If you could design from scratch, how would it be different from what you have today?

This is what we ask ourselves everyday as Bioversum - Nature Inspired Systems. We look to biology, because the most elegantly refined solutions have already been designed by nature. Biomimicry, Circular Economy and Circular Design represent a rich and under-explored source of ideas to address many of the challenges in the world today.


The idea of Biomimicry was first published by Janine Benyus in 1996, while the Biomimicry framework and practice was co-developed by Janine Benyus and Dayna Baumeister, co-founders of Biomimicry 3.8 organization, as an innovation process that takes inspiration from nature's patterns and strategies, and applies them to human systems. The main goal is to develop life-affirming sustainable products, services, processes and whole systems.

In Biomimicry success in life means the continuity of Life. All organisms alive today have learned to create conditions that are conducive to Life. There are various life’s principles—patterns in nature—used by organisms to achieve this circular way of living. Biological design is resilient, adaptable, multifunctional, regenerative and produces no waste. Biological systems therefore have developed adaptation strategies and offer us the proven blueprints for water harvesting, carbon sequestration, storage of energy, and so more.
To begin the Biomimicry Thinking Innovation Process, you define a specific function a design should fulfill at a technical, social, or systemic level. And from there, all you have to do is find biological strategies for addressing your defined design challenge.

Circular Economy and Circular Design

Most products are not designed for reuse or high quality recycling. This creates a non-stop destructive impact on the environment. In addition, long-term supply of resources is one of the top issues in Europe today and threatens the longevity of many companies. In short, many of our our current business models produce enormous amounts of waste and are not sustainable.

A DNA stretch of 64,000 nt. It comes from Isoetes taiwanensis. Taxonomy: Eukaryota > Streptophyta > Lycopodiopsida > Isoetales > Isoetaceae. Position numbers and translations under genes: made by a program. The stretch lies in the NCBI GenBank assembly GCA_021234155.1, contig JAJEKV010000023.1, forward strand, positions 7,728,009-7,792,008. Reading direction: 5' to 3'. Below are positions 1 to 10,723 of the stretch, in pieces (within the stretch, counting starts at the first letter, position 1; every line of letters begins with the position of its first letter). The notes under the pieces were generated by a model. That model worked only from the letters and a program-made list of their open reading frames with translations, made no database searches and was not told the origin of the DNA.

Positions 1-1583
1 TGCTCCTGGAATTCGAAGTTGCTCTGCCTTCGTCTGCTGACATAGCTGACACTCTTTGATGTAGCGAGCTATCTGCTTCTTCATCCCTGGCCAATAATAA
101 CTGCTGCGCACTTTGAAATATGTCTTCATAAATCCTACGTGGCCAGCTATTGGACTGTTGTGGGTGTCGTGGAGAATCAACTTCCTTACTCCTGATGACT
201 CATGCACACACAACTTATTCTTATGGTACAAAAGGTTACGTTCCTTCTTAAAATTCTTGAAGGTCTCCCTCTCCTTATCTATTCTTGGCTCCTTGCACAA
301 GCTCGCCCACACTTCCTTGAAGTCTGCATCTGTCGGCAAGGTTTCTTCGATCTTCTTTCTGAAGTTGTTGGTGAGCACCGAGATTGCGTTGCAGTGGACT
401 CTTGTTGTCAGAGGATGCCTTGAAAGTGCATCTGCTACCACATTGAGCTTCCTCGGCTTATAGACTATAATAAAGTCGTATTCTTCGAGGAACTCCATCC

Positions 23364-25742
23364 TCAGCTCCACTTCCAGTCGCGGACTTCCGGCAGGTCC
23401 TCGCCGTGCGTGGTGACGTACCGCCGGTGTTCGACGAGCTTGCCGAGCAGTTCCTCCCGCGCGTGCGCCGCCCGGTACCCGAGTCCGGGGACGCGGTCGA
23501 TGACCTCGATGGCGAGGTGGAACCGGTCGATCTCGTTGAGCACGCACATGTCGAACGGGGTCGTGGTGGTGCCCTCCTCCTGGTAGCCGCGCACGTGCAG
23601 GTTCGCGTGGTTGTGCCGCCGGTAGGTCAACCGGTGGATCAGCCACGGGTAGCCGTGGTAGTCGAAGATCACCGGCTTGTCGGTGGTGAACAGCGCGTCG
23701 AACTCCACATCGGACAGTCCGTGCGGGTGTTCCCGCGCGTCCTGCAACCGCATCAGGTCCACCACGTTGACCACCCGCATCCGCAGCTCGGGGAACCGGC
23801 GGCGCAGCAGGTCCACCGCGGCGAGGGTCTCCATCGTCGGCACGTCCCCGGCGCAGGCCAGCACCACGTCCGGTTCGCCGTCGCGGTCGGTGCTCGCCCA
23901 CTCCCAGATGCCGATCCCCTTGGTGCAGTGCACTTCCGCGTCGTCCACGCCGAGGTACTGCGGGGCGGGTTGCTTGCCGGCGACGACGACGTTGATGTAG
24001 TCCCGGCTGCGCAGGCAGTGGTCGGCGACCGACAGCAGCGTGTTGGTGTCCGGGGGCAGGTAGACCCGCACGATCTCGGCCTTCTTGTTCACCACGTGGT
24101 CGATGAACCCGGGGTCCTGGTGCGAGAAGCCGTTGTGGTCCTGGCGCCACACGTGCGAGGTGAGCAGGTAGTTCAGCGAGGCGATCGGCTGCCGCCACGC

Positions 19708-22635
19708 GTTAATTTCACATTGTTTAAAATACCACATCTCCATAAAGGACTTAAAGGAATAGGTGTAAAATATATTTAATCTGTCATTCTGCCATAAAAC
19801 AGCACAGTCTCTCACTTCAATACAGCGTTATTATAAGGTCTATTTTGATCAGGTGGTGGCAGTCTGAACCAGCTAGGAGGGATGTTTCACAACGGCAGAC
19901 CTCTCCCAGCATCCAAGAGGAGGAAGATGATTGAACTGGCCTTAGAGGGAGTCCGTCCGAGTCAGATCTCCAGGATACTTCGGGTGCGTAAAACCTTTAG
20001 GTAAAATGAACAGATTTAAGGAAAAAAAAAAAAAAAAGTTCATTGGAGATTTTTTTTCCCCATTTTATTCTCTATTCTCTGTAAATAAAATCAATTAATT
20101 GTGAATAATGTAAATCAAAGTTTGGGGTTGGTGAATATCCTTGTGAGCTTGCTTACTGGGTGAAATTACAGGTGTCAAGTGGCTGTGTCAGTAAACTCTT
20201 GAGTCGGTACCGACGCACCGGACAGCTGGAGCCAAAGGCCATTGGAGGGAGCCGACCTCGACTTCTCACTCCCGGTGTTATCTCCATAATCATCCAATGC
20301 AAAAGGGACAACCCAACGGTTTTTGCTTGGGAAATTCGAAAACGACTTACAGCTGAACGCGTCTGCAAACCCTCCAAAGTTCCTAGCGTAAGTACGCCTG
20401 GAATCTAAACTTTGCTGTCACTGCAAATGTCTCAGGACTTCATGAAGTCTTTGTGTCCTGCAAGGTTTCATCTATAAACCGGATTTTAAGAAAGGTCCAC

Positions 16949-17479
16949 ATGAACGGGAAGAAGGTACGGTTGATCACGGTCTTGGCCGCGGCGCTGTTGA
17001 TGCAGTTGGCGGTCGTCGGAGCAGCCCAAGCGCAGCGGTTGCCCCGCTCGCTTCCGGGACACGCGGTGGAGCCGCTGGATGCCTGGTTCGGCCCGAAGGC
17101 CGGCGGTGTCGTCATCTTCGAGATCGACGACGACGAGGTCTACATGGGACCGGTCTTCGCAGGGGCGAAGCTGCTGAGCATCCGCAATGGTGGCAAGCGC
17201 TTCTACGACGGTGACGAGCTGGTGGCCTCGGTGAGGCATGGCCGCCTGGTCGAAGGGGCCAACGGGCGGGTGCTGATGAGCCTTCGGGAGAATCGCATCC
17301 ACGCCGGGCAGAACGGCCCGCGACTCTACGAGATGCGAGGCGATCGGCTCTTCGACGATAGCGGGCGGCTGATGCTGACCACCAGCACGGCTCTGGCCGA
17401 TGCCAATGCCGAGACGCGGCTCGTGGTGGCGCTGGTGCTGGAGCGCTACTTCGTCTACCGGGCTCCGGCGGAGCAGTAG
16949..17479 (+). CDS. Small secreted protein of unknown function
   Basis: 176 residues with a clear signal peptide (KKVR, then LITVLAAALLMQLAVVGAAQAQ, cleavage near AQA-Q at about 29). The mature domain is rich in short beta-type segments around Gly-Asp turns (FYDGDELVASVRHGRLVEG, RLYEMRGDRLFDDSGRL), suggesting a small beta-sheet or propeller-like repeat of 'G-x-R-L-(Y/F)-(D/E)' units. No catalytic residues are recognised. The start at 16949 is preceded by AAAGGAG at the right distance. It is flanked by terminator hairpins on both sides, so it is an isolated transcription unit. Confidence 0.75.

To stop this development and to reduce dependencies on scarce natural resources, the EU released a Circular Economy Package in 2015 (released 2.12.2015). The goal: to design out waste. It is not simply about recycling; it is about designing products for cycles.

As an example, biogenic materials-such as wood-are to be used in a way that the product can be safely cycled through its biological lifecycle. For this reason, the only added material my be compostable or fermentable. In this way, at the end of use, all materials return safely to the soil. Products designed for a technical metabolism made out of non-renewable or recycled resources must be reusable, easily repairable, or capable of being broken apart. And toxic substances will no longer be part of the system because they are designed out completely to ensure they do not pollute the cycle.

This new, circular economy designs out waste and pollution, keeps products and materials in use, and regenerates natural systems. By following these principles, we can design today for the continuous tomorrows to come.

See how we are applying these principles:

Nature Rewards Cooperation

Nature provides guidance, models, and metrics for how to be generous and resilient, and we want to share our expertise with you. Look to us if you would like to learn how to use these techniques, collaborate on research, or develop a project inspired by nature's principles.